Is the Social Safety Net a Long-Term Investment? Large-Scale Evidence from the Food Stamps Program

Martha Bailey, University of California, Los Angeles & NBER, Hilary Hoynes, University of California, Berkeley & NBER, Maya Rossin-Slater, Stanford University & NBER, and Reed Walker, University of California, Berkeley & NBER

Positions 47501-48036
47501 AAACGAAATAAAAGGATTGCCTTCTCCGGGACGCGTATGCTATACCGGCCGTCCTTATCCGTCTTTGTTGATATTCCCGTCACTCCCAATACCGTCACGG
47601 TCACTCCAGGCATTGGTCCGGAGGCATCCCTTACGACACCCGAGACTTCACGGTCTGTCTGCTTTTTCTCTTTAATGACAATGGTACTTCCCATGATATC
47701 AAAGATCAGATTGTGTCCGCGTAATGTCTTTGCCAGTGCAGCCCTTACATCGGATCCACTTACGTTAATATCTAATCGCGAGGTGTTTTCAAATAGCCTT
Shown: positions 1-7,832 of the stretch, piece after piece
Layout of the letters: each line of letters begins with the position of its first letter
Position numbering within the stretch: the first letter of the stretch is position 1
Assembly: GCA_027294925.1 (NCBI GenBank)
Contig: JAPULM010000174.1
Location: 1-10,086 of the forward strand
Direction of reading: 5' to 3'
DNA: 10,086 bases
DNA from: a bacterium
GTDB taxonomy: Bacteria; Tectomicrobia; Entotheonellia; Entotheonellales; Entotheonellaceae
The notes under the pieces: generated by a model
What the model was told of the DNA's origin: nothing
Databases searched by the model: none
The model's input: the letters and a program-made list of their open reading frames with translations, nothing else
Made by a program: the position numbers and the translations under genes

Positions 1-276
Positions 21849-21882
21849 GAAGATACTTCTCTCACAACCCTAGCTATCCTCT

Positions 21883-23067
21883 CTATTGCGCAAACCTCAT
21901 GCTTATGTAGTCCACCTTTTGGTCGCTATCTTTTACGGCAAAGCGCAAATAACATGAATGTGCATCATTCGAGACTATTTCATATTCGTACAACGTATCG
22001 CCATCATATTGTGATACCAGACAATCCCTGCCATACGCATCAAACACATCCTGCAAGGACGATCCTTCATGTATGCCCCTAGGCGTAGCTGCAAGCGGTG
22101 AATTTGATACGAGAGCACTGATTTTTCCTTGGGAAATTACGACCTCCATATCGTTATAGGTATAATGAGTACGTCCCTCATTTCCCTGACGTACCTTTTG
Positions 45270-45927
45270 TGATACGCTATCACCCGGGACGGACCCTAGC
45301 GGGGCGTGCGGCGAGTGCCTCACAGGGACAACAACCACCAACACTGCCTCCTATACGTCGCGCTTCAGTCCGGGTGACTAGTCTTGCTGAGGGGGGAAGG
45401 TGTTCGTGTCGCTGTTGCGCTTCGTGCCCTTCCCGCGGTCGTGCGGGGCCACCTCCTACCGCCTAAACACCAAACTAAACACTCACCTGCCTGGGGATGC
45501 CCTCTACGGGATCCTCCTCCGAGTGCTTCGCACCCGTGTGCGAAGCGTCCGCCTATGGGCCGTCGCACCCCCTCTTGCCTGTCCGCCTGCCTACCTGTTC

We use novel, large-scale data on 17.5 million Americans to study how a policy-driven increase in economic resources affects children’s long-term outcomes. Using the 2000 Census and 2001-2013 American Community Survey linked to the Social Security Administration’s NUMIDENT, we leverage the county-level roll-out of the Food Stamps program between 1961 and 1975. We find that children with access to greater economic resources before age five have better outcomes as adults. The treatment-on-the-treated effects show a 6 percent of a standard deviation improvement in human capital, 3 percent of a standard deviation increase in economic self-sufficiency, 8 percent of a standard deviation increase in the quality of neighborhood of residence, a 1.1-year increase in life expectancy, and a 0.5 percentage-point decrease in likelihood of being incarcerated. These estimates suggest that Food Stamps’ transfer of resources to families is a highly cost-effective investment in young children, yielding a marginal value of public funds of approximately 62.